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Drug Metab Dispos. 2001 Nov;29(11):1460-6.

Blood thiols following amifostine and mesna infusions, a pediatric oncology group study.

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  • 1Department of Pediatrics, State University of New York, Upstate Medical University, Syracuse, New York, USA. souida@upstate.edu

Abstract

The Pediatric Oncology Group study for metastatic Ewing's sarcoma used amifostine and mesna with the alkylating agents. To determine the fate of combined drug thiols, we measured thiol levels in plasma, red blood cells (RBC), and peripheral blood mononuclear cells (PBMC) of four patients. We also conducted analogous measurements on two patients who received mesna alone and a volunteer's blood following in vitro treatment. Thiols were labeled with monobromobimane, separated on high-pressure liquid chromatography, and detected by fluorescence. Incubation of a volunteer's blood with mesna, WR-1065, or both revealed that cellular uptake of total reducible drug was approximately 10% of plasma level for mesna but approximately 60% for WR-1065. Cellular drugs were mainly the thiol form, whereas half of the plasma drugs were disulfides. Combined incubation with both thiols did not change the extent or form of uptake. WR-1065 and mesna prevented glutathione depletion by 4-hydroperoxycyclophosphamide. Results from patients were similar. WR-1065 and mesna appeared in the cells by the end of the drug infusions, although WR-1065 uptake was more efficient than mesna. The concentration-time profiles of mesna in RBC paralleled those in plasma. Amifostine administration during mesna infusion caused transient increase in mesna levels. Both agents increased blood cysteine and decreased total reducible cysteine. Mesna alone and mesna plus amifostine prevented cellular glutathione depletion. In conclusion, mesna is imported by RBC and PBMC, but less efficiently than WR-1065. When present at equal levels, these thiols do not influence each other's uptake. Adequate dosing of either drug is necessary for protecting the cells from toxic effects of alkylating agents.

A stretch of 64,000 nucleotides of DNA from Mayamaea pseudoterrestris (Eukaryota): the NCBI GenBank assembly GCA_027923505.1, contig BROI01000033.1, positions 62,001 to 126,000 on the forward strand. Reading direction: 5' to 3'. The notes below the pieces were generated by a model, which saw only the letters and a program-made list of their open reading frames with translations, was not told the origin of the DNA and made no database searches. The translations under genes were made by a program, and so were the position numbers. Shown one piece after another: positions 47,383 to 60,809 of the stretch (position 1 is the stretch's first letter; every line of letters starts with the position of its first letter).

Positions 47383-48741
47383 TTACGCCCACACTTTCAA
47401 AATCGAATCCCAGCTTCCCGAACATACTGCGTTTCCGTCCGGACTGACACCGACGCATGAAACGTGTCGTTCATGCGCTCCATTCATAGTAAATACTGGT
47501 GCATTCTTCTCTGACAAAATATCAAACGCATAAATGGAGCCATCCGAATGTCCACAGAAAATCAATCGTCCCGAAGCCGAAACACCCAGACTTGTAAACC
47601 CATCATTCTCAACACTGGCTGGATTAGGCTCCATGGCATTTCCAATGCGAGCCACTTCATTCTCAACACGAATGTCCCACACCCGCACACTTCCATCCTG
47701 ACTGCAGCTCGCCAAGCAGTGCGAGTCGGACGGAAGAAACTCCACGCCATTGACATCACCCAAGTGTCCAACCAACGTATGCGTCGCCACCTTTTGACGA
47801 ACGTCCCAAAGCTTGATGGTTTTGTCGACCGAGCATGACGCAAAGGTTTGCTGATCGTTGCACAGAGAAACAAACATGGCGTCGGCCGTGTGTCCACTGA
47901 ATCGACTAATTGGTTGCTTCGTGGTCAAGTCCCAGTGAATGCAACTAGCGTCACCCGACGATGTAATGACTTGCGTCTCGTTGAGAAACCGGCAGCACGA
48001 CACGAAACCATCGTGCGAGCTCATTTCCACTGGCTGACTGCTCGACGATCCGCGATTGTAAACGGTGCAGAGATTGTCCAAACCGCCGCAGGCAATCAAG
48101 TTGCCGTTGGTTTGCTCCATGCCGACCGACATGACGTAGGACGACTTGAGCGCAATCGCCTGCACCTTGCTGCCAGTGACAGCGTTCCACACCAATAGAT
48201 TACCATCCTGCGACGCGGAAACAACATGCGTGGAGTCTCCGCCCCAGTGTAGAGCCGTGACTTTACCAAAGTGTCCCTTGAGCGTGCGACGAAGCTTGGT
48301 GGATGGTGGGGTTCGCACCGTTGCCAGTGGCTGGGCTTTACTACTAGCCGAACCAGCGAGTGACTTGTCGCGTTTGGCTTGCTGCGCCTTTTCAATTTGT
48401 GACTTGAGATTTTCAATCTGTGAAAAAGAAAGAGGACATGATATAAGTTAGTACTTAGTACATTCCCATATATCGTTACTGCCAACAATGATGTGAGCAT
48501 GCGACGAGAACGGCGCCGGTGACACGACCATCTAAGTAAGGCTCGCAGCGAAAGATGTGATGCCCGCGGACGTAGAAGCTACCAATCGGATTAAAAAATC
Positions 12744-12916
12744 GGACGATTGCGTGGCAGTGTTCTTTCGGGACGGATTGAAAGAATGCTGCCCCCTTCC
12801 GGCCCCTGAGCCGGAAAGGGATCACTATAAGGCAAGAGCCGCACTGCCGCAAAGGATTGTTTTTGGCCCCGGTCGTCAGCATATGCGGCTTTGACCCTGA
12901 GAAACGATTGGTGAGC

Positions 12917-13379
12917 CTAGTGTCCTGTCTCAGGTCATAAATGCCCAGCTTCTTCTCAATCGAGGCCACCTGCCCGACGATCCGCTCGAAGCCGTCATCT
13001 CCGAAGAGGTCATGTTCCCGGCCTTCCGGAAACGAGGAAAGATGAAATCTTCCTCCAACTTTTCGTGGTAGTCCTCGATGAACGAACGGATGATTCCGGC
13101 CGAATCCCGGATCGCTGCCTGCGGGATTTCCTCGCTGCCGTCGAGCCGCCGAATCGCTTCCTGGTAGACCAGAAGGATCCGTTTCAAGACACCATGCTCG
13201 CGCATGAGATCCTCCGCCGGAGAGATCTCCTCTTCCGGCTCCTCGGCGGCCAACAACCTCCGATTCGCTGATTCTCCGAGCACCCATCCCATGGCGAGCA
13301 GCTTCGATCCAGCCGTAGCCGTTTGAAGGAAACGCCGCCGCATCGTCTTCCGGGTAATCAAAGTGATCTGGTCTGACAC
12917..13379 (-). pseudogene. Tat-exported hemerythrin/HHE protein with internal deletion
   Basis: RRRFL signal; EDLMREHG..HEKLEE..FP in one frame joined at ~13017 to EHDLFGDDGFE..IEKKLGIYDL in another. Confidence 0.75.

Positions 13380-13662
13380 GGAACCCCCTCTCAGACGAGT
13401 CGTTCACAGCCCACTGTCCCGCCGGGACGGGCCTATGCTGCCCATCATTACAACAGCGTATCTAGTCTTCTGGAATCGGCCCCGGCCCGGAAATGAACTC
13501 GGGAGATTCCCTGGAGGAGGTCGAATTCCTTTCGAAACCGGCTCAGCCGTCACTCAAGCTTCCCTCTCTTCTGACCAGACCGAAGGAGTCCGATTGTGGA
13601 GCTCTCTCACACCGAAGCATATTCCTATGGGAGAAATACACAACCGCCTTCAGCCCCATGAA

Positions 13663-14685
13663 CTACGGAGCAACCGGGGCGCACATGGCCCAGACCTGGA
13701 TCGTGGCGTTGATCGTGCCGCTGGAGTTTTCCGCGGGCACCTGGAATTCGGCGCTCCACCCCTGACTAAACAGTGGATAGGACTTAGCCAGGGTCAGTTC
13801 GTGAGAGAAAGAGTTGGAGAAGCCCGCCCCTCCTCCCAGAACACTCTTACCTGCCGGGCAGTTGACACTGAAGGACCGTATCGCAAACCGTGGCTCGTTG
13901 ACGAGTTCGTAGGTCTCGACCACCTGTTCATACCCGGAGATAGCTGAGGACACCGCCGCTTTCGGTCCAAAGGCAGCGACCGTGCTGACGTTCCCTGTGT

PMID:
11602522
[PubMed - indexed for MEDLINE]
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